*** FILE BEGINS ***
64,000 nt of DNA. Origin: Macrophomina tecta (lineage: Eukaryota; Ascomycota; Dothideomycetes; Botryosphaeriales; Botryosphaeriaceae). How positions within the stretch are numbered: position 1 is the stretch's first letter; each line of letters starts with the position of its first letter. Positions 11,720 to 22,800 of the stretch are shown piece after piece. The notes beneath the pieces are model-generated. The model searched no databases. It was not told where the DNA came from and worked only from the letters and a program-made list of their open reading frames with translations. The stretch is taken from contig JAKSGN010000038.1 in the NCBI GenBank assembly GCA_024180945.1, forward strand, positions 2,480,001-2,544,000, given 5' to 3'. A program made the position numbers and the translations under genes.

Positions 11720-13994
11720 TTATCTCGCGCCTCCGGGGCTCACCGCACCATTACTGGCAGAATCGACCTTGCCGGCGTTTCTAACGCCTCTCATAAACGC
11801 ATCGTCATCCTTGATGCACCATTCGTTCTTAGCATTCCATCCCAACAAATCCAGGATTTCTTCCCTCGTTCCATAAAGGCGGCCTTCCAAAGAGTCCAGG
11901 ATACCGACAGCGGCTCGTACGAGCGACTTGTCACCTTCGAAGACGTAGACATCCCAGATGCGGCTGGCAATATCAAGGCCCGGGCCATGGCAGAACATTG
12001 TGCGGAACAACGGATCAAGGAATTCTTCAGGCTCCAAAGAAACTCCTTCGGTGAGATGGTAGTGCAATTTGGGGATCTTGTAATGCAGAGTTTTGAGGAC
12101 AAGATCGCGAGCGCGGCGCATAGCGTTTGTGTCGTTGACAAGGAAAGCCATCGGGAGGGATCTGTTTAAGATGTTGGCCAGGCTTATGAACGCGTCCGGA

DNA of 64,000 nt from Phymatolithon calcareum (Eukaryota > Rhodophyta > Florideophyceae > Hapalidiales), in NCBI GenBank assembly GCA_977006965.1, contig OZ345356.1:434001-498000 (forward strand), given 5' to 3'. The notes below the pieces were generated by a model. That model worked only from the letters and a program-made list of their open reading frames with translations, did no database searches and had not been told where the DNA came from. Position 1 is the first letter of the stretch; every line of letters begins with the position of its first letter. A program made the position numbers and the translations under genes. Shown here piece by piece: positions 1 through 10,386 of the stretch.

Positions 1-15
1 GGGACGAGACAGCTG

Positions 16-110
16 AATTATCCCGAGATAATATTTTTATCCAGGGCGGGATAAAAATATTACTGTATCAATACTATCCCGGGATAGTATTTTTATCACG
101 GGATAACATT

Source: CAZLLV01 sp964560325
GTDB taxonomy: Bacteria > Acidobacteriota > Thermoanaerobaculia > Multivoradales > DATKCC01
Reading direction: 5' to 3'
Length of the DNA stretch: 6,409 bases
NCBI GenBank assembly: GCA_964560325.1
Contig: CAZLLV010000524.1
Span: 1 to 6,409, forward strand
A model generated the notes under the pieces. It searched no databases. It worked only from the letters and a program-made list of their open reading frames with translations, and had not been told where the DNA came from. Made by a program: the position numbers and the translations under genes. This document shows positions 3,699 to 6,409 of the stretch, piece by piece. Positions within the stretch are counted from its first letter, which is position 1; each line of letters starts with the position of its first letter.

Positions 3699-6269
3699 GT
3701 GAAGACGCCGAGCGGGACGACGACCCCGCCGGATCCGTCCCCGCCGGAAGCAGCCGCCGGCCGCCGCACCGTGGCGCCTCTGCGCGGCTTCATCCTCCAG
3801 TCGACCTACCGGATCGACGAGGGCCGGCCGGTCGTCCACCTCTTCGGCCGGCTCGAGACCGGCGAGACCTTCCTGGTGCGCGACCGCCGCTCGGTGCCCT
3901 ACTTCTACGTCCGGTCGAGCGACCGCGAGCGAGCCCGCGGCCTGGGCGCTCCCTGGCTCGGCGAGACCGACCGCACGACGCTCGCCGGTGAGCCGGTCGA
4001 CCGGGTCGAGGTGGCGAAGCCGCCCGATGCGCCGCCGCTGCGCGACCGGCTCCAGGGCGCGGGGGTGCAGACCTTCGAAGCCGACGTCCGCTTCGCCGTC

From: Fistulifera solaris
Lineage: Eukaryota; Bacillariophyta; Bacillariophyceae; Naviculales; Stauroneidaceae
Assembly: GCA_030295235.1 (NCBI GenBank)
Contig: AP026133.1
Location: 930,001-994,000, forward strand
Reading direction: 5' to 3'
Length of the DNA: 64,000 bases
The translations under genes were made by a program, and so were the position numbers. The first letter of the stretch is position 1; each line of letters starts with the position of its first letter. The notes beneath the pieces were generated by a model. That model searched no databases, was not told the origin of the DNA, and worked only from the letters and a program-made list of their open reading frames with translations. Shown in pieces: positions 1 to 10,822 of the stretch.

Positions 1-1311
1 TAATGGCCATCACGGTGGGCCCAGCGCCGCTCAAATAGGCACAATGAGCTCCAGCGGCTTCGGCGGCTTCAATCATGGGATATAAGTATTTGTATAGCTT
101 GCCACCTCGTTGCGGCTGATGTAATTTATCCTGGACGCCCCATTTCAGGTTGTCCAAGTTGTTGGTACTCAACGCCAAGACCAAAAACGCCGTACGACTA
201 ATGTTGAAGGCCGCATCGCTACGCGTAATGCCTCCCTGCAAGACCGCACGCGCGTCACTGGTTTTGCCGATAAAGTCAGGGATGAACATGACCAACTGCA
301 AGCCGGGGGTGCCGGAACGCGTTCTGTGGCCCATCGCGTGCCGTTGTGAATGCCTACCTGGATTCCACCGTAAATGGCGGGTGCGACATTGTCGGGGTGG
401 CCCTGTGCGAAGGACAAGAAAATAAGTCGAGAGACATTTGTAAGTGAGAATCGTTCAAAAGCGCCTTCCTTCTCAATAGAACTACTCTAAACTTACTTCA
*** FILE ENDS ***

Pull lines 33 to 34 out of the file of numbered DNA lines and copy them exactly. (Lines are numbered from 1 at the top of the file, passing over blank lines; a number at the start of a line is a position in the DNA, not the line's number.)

Reading direction: 5' to 3'
Length of the DNA: 64,000 bases